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Netiquette 2.0: Moving Forward at the Speed of Trust

Posted on June 4, 2015
By Marilyn Struthers & Penny Scott

When Stephen Covey published Speed of Trust in 2006, it marked a recognition that relationships are important to mainstream organizations and that trust­building is key to mobilizing their value. As the social sector increasingly builds networks of organizations to learn; engage with diverse others; and, to speed up knowledge development, we see how these loose relationships have value. But what do we really know about building trust in networks ­ structures that are less "hard­wired" than formal organizations ­ and how to work well in relationships without the defining bounds of role and structure?


In her Network Weaver Handbook, June Holley, the denizen of network practice, suggests trust depends on being able to actually demonstrate reliability, reciprocity, openness, honesty, acceptance and appreciation in networked relationships.

She stresses that networks need to intentionally develop a culture of trust and lists five components that contribute to a culture of trust:

  1. Values and behavior;
  2. Framing and valuing trust­building;
  3. Activities that build trust;
  4. Network rules that coach and help manage misunderstandings before they become conflict; and,
  5. Systems of reporting and accountability.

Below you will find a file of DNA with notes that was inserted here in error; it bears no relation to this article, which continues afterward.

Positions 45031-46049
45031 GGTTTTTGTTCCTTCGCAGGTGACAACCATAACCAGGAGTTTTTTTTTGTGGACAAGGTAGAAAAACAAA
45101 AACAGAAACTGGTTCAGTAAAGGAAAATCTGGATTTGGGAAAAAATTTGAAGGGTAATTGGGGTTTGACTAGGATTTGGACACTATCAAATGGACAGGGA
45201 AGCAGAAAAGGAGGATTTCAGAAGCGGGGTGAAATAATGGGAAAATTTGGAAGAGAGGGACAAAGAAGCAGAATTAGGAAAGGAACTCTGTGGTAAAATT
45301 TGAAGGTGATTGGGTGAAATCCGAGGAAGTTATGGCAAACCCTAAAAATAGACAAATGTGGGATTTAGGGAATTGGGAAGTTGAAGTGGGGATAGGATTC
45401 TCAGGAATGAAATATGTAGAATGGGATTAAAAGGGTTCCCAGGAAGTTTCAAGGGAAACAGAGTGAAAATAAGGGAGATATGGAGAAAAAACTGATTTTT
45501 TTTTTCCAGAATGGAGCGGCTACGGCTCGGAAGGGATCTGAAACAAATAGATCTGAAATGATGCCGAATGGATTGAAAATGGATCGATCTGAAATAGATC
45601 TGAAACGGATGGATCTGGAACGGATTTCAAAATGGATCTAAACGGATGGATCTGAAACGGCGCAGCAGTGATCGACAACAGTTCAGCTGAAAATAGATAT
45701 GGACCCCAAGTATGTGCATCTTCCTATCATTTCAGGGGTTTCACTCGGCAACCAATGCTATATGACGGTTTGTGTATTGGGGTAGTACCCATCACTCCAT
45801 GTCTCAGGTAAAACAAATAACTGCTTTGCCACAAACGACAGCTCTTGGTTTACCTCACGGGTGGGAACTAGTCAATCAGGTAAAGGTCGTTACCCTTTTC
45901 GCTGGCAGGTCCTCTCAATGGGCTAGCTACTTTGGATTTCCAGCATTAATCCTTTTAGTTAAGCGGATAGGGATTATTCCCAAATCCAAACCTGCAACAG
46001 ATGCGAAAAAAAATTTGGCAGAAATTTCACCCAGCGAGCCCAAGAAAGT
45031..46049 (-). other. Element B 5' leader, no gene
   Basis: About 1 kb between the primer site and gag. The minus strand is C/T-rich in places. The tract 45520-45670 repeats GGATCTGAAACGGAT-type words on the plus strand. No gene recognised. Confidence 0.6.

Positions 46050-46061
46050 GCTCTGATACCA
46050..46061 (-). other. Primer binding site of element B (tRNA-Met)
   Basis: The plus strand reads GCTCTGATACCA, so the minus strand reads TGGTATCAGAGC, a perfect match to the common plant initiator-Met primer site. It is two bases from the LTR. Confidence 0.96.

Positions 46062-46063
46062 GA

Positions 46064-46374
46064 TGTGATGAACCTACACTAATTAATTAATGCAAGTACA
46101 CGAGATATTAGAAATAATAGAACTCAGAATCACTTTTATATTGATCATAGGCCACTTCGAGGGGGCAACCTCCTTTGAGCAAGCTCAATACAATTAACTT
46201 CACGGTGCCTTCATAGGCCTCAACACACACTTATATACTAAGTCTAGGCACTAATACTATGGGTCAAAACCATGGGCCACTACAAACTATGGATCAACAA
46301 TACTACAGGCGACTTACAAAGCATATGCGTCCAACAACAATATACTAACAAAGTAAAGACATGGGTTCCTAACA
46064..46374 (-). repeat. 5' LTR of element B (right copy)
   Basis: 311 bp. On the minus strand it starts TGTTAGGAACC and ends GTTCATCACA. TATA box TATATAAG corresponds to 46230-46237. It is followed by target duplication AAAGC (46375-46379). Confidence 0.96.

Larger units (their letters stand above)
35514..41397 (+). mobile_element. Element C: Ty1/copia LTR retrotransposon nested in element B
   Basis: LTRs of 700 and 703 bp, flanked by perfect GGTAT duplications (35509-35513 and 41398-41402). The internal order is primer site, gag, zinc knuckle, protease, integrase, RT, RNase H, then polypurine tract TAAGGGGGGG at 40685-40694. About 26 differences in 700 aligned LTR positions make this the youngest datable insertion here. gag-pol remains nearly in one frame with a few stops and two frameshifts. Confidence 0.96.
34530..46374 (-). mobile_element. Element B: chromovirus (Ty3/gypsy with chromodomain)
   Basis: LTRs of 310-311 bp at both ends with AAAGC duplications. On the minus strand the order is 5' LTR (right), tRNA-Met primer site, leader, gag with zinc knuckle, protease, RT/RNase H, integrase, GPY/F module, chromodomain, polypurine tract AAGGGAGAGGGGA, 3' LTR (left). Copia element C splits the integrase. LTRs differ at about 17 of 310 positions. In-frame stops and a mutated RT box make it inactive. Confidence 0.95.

Learning together about networking practice is the purpose of the Ontario­based Network Thinkers Network. Recently we asked ourselves what we know about the subtleties of relational practice that build trust in networks. We speculated on the elements of "network etiquette" ­ that layer of practice that we might frame as good manners for successful networks. We noticed that success requires participants to develop a set of skills and behaviours that are often different from the way we are used to working in more formal settings. Without the formal "rules" of an organization, a network creates ­ consciously (or unconsciously) ­ a set of interpersonal practices that shape the way members build participation and cohesion around purpose. The network both requires and fosters skill development in network etiquette.

For some networks, good manners and common interest may be the only glue that binds. We asked what happens when good network manners are clearly articulated and intentionally framed to support the purpose of the network.

Download the full article to discover the difference between practice and manners, access a lexicon of good network manners, and consider good manners for the inclusive use of technology in your network.

Community Engagement, Community Innovation

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